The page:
The Iraqi Security Forces and the Islamic State (IS) militants are reportedly fighting for control of the country’s largest refinery in the town of Baiji, 200km north of Baghdad.
The militants currently control several installations of the refinery, including a distribution point and storage tanks, after entering the facility earlier this month, reported Reuters.
An unnamed Iraqi military operations command source said an Iraqi army battalion had arrived to help protect the refinery on 16 April, preventing the insurgents from capturing any major infrastructure.
US Joint Chiefs of Staff chairman general Martin Dempsey acknowledged that the militants had entered the refinery by penetrating its outer perimeter, but declined that the refinery is not at risk now.
“The refinery itself is at no risk right now, but… we’re focusing a lot of our ISR (intelligence, surveillance and reconnaissance) and air support there.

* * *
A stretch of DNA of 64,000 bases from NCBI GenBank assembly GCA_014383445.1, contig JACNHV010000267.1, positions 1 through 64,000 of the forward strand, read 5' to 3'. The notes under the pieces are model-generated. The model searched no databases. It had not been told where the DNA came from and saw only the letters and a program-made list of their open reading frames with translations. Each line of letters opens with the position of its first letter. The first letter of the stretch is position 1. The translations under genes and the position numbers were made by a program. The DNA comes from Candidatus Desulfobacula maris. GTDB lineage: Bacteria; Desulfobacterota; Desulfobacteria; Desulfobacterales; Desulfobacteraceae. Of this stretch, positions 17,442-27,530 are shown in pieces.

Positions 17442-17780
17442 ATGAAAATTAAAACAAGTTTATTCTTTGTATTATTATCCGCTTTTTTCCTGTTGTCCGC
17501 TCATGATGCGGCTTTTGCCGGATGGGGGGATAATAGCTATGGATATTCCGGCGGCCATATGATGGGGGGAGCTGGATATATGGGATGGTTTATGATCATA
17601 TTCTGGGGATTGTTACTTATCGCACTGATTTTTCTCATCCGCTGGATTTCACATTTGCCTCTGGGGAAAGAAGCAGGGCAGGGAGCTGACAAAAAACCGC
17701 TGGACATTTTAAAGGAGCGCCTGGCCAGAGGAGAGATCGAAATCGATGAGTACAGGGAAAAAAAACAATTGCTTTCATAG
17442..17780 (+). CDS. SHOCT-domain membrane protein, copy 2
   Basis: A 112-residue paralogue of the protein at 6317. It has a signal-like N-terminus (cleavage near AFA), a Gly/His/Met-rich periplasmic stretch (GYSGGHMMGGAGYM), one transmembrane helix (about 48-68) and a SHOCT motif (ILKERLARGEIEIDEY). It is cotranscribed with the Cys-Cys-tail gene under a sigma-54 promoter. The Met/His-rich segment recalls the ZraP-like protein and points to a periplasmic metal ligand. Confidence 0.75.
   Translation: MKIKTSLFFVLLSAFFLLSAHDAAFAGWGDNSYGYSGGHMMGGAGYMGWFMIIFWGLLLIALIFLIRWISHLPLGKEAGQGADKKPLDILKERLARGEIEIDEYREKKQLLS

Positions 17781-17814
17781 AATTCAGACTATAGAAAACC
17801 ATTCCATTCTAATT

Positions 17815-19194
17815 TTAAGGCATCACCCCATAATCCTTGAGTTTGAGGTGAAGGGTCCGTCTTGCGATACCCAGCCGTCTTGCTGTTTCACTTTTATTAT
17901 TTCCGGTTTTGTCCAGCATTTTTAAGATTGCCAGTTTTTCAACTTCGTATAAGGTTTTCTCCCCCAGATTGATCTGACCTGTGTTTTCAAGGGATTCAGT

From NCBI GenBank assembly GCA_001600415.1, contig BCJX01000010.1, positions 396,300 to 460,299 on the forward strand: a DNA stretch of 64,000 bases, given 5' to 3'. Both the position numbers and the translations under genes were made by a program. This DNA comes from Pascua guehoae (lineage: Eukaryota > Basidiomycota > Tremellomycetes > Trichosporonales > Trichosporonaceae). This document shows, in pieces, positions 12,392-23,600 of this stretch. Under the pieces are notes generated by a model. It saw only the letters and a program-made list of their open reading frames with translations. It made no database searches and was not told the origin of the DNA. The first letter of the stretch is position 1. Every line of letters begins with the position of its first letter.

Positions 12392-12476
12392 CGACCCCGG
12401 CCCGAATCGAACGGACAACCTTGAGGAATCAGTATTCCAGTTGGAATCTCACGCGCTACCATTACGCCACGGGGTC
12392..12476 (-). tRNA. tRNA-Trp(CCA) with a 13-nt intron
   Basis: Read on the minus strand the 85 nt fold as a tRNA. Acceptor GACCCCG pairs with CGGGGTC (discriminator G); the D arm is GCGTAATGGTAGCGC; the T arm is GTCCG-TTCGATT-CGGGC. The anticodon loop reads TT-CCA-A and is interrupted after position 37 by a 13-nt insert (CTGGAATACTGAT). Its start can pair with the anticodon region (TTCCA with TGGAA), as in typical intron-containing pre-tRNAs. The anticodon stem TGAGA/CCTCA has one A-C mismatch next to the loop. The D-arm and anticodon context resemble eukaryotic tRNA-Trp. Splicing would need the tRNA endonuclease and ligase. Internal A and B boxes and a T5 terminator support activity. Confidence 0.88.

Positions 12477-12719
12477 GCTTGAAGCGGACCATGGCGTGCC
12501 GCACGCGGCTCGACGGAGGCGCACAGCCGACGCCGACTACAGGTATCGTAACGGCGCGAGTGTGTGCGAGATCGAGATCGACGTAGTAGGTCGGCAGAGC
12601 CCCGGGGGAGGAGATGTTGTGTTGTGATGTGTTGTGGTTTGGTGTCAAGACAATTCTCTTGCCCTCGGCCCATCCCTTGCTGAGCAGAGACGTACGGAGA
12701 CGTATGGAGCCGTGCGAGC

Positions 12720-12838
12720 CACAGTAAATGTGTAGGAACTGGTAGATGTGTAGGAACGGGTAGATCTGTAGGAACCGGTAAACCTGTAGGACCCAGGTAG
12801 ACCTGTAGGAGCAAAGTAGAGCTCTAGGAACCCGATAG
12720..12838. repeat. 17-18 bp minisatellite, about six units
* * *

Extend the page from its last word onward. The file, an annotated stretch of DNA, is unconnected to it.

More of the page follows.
“Once Iraqis have full control of Baiji, they will control all of their oil infrastructure both north and south and deny [Islamic State] the ability to generate revenue through oil, so Baiji is a more strategic target and that’s why the focus right now is in fact on Baiji.”
Despite suffering a series of setbacks in the recent days, including loss of Tikrit, the provincial capital of the Saladin Governorate of Iraq, the group launched a fresh offensive in the country, overrunning several villages on the edge of Ramadi, the capital of Anbar province.
Iraqi Prime Minister Haider al-Abadi said: “I think it’s timed to (coincide with) my visit to the U.S. I think they want to show that despite the support that Iraq is receiving, they are there to cause damage.”
Baiji refinery produces a third of Iraq’s oil output, and has been the centre of fighting between Iraqi forces and the militants in June 2014.